Wellness Wednesday: brush stress away

As just about any article on healthy ageing will tell you, a key factor is keeping your brain active. Crosswords, sudoku, learning a new language – they’re all standard recommendations for mental fitness. But what about calligraphy? Having tried it recently, I would argue it deserves to be on the list too.

There’s a considerable element of meditation in calligraphy  – several minutes at the start of the class was spent grinding the inkstone into a “sea” of water to create the ink. Of course these days commercial ink is available, but I think the teacher (Miho Araki) wanted to get us into a relaxed state before demonstrating what we were meant to write… (the complexity of the Japanese characters would be enough to make anyone hyperventilate!).

Miho wrote everyone’s name for them while we were struggling to master some brushstrokes – this is my name (she used Japanese phonetic script for most people’s but “Leeyong” is Chinese so I asked her to use the Chinese characters, which mean “jasmine” and “some kind of rose”. In Japanese phonetic script it would be りーよん, りいよん or リーヨン, in case you were interested!)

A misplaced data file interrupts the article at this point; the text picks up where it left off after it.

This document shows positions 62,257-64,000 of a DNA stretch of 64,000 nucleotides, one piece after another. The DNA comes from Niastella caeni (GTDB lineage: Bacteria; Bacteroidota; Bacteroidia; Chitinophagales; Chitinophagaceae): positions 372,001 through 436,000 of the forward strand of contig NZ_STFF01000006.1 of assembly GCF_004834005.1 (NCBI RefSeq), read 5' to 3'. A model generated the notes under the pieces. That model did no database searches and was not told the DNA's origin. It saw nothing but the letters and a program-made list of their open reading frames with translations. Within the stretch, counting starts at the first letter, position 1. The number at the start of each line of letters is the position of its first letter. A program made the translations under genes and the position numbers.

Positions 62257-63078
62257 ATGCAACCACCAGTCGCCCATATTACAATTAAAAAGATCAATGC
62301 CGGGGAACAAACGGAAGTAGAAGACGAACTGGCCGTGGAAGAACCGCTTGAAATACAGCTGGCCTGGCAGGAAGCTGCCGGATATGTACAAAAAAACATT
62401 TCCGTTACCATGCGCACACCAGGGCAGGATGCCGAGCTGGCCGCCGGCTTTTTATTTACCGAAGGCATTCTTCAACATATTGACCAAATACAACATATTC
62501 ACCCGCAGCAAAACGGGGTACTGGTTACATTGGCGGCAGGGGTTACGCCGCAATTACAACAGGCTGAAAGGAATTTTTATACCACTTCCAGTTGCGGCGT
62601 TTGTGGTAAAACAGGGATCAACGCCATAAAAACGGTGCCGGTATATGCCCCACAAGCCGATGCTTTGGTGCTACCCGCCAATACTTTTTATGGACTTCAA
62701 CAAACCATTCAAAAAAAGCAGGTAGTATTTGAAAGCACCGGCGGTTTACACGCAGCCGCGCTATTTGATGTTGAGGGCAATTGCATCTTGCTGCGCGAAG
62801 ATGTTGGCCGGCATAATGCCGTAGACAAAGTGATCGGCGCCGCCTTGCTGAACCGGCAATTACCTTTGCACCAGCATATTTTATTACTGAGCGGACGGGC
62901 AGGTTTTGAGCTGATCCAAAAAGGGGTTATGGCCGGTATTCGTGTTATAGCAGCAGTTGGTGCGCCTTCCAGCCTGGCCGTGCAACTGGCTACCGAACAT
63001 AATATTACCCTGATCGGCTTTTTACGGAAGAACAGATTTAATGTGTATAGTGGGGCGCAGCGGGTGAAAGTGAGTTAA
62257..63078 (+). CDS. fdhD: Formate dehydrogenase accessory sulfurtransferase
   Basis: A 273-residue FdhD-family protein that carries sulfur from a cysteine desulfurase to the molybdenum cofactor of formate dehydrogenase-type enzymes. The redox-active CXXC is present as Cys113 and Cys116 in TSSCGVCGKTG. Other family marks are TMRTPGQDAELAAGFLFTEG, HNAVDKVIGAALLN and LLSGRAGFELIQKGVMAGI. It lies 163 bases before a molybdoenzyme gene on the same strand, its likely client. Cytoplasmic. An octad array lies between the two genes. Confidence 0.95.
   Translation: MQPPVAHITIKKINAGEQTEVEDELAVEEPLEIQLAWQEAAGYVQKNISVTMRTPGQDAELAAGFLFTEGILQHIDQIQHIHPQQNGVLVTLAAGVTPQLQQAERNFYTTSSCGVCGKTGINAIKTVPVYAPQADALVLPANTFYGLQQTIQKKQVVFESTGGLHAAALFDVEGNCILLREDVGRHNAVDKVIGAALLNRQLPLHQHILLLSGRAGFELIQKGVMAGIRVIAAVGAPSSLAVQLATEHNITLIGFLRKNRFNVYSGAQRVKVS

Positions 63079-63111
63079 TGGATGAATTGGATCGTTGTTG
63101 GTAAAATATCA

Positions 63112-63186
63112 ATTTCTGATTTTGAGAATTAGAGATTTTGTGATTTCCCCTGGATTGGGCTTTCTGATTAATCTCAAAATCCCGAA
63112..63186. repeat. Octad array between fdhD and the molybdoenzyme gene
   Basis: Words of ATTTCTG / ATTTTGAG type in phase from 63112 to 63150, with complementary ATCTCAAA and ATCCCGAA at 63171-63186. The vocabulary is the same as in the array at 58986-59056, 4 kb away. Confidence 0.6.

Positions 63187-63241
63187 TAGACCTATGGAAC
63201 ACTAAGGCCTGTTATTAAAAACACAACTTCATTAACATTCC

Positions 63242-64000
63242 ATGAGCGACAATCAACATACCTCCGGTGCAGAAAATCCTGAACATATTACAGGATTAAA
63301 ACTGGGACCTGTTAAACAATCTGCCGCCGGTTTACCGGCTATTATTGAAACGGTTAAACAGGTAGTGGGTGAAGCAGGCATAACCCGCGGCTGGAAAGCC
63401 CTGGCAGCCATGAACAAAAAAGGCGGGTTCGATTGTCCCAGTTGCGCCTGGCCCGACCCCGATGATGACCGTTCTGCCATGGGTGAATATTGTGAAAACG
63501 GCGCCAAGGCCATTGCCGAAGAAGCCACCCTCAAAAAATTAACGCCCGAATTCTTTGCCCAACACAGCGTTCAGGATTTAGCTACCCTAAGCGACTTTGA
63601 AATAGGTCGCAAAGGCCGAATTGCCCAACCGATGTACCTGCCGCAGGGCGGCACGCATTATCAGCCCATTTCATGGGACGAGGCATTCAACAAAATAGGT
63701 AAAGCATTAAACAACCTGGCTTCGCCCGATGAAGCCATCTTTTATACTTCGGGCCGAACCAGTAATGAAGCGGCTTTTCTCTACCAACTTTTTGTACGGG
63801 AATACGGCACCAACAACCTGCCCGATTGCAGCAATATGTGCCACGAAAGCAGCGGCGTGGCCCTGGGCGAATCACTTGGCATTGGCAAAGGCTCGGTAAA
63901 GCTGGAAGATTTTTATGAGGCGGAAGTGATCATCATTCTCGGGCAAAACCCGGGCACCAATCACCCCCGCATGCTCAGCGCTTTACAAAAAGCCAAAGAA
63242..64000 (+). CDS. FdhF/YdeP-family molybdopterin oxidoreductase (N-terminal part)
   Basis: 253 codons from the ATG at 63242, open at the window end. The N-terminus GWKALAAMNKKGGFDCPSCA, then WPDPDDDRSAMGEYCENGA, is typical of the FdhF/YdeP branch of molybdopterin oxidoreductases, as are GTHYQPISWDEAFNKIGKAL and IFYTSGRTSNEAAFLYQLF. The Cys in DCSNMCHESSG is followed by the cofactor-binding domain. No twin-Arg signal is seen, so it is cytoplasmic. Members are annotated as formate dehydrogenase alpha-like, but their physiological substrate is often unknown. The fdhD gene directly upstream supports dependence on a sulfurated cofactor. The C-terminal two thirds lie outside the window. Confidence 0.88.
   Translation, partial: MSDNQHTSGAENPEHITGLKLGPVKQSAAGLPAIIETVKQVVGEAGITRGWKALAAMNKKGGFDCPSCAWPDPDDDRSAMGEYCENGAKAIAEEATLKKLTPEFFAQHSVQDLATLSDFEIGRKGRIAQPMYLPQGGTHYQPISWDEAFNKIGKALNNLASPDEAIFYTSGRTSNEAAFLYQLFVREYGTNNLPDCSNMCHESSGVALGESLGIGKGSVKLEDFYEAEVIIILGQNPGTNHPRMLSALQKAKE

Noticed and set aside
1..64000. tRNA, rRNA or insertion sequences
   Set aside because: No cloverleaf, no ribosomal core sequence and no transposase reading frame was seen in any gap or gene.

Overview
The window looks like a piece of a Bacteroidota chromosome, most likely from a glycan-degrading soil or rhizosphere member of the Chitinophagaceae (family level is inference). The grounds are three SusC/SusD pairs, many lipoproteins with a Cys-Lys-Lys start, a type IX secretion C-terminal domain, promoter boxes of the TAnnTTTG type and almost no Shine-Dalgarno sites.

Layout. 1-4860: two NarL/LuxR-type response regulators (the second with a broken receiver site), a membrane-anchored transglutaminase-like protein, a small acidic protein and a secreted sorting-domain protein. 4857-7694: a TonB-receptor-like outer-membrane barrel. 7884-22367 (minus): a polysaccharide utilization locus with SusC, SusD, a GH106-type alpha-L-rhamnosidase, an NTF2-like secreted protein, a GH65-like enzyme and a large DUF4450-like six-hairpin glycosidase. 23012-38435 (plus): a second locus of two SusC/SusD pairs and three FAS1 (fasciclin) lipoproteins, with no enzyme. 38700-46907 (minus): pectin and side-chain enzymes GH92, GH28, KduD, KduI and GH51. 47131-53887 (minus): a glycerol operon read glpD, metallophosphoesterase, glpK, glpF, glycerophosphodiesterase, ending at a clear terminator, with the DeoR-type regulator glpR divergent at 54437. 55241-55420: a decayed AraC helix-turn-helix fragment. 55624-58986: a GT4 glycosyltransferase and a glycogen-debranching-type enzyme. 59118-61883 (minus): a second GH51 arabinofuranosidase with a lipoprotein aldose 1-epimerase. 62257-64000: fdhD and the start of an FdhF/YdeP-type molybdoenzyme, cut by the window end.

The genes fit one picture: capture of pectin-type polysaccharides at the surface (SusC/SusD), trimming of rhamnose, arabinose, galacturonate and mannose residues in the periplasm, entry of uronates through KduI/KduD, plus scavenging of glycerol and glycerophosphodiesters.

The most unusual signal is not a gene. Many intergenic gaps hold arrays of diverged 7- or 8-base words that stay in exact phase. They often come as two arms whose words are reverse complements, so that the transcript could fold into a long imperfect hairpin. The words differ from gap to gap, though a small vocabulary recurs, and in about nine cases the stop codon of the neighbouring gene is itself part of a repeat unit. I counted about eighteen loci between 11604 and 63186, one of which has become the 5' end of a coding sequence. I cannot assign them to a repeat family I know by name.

Theoretically we were meant to create a “zen” circle in which to write the characters but not being a martial arts student I didn’t really feel like writing anything about warriors… so, Mr Squiggle-style, I rebelliously turned the circle into…


Yeah, I know, I’m never going to be a great calligrapher! But somehow the addition of Miho’s seals makes this amateur attempt look quite artistic, don’t you think?
Controlling the brushstrokes is impossible if you’re jittery – calligraphy calls for calm – so if you want to work your brain, get a bit more focused and maybe even create some artwork, give calligraphy a try. And if it doesn’t work out, at least your practice attempts won’t go to waste – Miho uses the paper her students write on as placemats at her restaurant, Ebisu (if you’ve been recently and seen some particularly bad scribbles… that could well be my work!)!